The Washington Examiner, Washington Free Beacon, Daily Caller and other publications that employ scores of journalists covering Congress, elections, the White House and more. The index was created with the help of an employee for the Southern Poverty Law Center.
The walk-back was gradual. First, the authors reversed the inclusion of The Washington Examiner after further review. But the paper’s executive editor, Philip Klein, complained that the group was still urging an advertiser blacklist for those outlets still included — calling the process behind the list opaque and arbitrary.
Ricochet’s Jon Gabriel tweeted:
With this error, @Poynter needs to include itself in any future ‘unreliable’ website lists.
Philip Klein @philipaklein
Update: @Poynter apologizes, pulls list of ‘unreliable’ news sites, citing ‘weakness in the methodology’ https://washingtonexaminer.com/poynter-removes-language-calling-for-blacklisting-news-websites-deemed-unreliable…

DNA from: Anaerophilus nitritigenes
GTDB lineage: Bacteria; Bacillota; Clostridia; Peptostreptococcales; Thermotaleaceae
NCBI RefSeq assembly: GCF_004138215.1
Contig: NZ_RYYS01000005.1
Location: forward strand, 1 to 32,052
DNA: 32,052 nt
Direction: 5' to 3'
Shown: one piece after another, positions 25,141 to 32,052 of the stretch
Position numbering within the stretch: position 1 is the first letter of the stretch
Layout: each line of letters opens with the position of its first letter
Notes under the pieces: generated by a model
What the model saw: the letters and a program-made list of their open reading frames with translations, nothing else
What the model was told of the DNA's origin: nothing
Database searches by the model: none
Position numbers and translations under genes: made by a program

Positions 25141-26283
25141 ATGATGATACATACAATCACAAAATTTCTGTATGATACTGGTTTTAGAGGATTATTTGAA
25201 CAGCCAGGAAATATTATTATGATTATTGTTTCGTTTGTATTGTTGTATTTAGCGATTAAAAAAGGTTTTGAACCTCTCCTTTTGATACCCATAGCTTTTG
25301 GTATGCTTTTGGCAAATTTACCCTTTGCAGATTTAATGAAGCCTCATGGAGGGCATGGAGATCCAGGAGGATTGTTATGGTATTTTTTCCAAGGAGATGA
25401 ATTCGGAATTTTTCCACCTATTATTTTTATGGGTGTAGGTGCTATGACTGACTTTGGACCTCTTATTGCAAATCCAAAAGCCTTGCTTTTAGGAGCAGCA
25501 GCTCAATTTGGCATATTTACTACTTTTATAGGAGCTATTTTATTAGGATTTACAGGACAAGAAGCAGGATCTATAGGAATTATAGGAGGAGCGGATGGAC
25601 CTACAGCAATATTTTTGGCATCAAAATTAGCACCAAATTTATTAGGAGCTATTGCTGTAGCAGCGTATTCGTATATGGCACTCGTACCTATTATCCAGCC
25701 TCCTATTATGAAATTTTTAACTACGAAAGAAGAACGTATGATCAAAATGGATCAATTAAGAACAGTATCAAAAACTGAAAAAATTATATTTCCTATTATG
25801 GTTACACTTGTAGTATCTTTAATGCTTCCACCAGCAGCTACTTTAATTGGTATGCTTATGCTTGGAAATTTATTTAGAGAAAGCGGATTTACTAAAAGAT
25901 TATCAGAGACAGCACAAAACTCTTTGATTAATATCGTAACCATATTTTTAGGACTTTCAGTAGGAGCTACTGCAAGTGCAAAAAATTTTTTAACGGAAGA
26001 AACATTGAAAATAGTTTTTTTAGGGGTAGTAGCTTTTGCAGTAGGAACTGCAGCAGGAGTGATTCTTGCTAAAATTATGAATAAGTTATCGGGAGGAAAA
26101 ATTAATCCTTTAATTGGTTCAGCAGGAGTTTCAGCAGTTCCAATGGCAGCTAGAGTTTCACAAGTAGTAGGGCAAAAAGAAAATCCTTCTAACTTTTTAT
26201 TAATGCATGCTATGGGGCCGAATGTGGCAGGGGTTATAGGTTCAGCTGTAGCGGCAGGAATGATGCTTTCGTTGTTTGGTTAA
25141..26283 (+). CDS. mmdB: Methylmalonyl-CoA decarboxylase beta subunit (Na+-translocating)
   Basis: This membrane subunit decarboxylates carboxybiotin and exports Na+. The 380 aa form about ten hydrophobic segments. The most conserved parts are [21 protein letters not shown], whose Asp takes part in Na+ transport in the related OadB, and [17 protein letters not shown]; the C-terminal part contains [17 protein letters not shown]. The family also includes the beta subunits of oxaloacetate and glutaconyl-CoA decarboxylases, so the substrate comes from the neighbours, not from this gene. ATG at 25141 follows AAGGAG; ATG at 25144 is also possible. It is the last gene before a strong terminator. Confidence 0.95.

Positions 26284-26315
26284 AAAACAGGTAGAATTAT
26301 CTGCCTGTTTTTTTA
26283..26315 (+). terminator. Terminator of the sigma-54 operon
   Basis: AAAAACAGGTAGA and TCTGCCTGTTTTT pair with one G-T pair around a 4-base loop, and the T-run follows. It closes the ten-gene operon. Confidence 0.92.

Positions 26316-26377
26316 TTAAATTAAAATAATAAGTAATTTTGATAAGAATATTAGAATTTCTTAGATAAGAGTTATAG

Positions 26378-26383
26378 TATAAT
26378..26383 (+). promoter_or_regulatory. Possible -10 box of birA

7:44 PM · May 2, 2019
More than an editorial or management error, Poynter was showing inherent leftist bias, collaborating with a Southern Poverty Law Center employee. Note, too that the intent was far more than information-shaping. There was an intention to drive conservatives out of the public square, to silence them by defunding them. The “apology” letter did not renounce the goals of silencing opposition by advertiser blacklisting, only the methodology and accuracy of the list.
On Tuesday, April 30, Poynter posted a list of 515 “unreliable” news websites, built from pre-existing databases compiled by journalists, fact-checkers and researchers around the country. Our aim was to provide a useful tool for readers to gauge the legitimacy of the information they were consuming.
Soon after we published, we received complaints from those on the list and readers who objected to the inclusion of certain sites, and the exclusion of others. We began an audit to test the accuracy and veracity of the list, and while we feel that many of the sites did have a track record of publishing unreliable information, our review found weaknesses in the methodology. We detected inconsistencies between the findings of the original databases that were the sources for the list and our own rendering of the final report.